She then introduced the dogs to the Ebbinghous Illusion, an image that makes two identically sized circles appear larger or smaller depending on what surrounds them.
The main take-away was that you can fool dogs into thinking once circle is bigger than the other, just not the one that tricks you.
"When you see that in animals it tends to suggest that they are processing what they see in a different way to humans," Dr Byosiere said.
"When we look at the world around us we like grouping things. When we see a tree we don't see all the individual leaves, we see the tree itself. The leaves are just once component of the tree that we perceive.
"There are species that focus on particular objects that make up an item."
Since then, experts like Dr Byosiere have turned their attention to other illusions.
That includes the Ponzo Illusion, which tricks us humans by playing on our sense of depth perception.
Strangely, experts have found dogs are not at all fooled by the illusion.
"It's very bizarre. It's not like we have tested that many species of animals, but all that we've looked at to date have demonstrated a human-like susceptibility to the illusion," Dr Byosiere said.
It could be further evidence that dogs see the leaves, not the trees.
Scientists are still unsure how and why dogs see the world the way they do, in part because of a major shortcoming all known optical illusions share.
Humans are the only species that can actually point to something and say "that is an illusion".
"We are humans. We only have theories to describe what we are accustomed to, or how we perceive a phenomenon," Dr Byosiere said.
"The illusion theories that are out there right now generally only explain why humans see these things. They don't explain the opposite.
"But it is such an interesting thing to look at in dogs because they ... are part of our everyday lives. They have to put up with human interaction that is all on our terms."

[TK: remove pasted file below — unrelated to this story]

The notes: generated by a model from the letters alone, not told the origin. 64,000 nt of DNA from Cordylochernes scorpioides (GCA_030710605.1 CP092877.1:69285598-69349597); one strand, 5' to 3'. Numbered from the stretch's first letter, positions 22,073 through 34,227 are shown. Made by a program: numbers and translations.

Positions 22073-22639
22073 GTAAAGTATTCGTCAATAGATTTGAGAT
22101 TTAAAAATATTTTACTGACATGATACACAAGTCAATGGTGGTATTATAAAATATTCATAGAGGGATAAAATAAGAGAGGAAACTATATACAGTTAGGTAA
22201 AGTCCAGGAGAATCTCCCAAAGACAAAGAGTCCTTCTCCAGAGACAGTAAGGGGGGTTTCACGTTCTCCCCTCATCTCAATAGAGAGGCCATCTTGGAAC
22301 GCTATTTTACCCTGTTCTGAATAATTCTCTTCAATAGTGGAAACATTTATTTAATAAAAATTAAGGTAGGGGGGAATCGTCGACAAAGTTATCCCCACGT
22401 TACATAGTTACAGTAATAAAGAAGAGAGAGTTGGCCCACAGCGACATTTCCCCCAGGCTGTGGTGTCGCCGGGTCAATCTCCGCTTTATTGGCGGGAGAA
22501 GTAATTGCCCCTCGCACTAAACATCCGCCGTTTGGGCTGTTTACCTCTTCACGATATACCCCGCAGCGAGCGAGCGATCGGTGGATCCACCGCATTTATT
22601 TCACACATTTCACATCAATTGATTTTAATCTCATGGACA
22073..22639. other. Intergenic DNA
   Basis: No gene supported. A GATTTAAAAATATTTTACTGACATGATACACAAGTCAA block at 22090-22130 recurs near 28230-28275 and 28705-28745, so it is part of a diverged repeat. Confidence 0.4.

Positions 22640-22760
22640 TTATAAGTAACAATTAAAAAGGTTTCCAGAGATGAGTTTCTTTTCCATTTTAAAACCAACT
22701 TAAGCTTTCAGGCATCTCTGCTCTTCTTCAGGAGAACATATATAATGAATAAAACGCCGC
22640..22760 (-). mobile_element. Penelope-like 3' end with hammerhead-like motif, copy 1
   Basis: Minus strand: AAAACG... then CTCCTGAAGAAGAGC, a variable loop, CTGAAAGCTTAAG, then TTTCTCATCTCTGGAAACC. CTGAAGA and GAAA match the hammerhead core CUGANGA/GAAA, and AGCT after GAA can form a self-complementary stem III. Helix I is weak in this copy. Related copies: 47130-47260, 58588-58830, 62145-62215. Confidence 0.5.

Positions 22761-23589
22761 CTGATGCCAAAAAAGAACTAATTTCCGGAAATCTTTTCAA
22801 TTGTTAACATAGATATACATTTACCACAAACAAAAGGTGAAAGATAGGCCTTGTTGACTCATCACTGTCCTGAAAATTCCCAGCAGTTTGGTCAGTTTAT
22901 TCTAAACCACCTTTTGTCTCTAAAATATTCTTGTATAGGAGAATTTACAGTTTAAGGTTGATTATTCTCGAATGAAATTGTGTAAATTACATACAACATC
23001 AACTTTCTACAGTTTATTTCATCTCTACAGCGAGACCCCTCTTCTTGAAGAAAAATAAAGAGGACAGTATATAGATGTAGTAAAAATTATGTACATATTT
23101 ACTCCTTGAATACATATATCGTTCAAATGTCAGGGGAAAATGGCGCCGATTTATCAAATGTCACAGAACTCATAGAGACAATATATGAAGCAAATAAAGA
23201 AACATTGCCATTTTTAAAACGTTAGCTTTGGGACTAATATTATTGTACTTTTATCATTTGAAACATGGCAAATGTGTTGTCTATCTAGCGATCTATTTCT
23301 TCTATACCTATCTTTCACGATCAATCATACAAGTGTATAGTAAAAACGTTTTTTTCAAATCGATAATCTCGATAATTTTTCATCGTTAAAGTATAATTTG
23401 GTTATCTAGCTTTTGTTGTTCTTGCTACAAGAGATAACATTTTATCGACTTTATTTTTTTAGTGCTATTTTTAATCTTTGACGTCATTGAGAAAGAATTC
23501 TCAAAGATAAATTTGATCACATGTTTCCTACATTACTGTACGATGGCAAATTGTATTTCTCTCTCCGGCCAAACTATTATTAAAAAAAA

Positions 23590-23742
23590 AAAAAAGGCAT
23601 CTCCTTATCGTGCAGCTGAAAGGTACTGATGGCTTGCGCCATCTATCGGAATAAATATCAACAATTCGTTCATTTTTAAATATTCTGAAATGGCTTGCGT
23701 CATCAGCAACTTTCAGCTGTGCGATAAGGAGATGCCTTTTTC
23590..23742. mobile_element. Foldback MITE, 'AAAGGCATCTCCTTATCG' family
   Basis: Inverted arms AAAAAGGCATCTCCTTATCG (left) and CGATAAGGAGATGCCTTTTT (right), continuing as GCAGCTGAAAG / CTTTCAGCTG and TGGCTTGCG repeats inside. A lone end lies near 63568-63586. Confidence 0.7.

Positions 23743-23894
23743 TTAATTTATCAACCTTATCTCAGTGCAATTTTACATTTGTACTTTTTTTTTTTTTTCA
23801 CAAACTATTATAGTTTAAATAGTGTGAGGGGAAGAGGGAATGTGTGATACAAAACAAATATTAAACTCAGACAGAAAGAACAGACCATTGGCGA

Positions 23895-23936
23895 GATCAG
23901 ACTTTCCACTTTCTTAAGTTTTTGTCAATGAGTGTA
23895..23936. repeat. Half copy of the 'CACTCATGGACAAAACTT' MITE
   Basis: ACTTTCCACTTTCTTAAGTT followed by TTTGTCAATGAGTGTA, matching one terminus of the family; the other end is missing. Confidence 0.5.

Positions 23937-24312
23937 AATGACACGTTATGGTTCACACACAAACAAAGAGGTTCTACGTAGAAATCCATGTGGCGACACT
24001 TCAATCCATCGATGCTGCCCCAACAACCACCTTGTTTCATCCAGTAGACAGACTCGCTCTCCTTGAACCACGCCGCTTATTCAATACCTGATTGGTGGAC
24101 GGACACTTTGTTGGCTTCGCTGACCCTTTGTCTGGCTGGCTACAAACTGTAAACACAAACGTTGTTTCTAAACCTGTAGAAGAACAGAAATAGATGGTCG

It shows how adaptable they are, especially to living with and making sense of the world humans create for them, Dr Byosiere said.
Researchers in Bendigo and around the world are delving deeper into the minds of the animals people share their lives with.
Dr Byosiere's New York-based research into optical illusions is increasingly focused on ways to test dogs' perceptions without months of training.
She has also helped out on a new project with cats, inspired by the internet meme movement "if it sits I sits".
One of Dr Byosiere's Hunter College students, Gabriella Smith, was inspired by the memes, which depict cats that have climbed into any container they can fit in.
"People noticed that cats would not only sit in boxes on the ground, they would sit in taped figures of boxes," Dr Byosiere said.
Ms Smith, Dr Byosiere and La Trobe Bendigo psychology expert Philippe Chouinard have just finished collecting data from citizen scientists showing whether cats would sit in an illusion of a box created by the Kanizsa Illusion.
"We have about 70 videos of cats from all over the world sitting in these squares. We have some really exciting findings so we can't wait to finish up our paper and submit it," Dr Byosiere said.
The results will not be made public until then.
To find out more about that project, click here.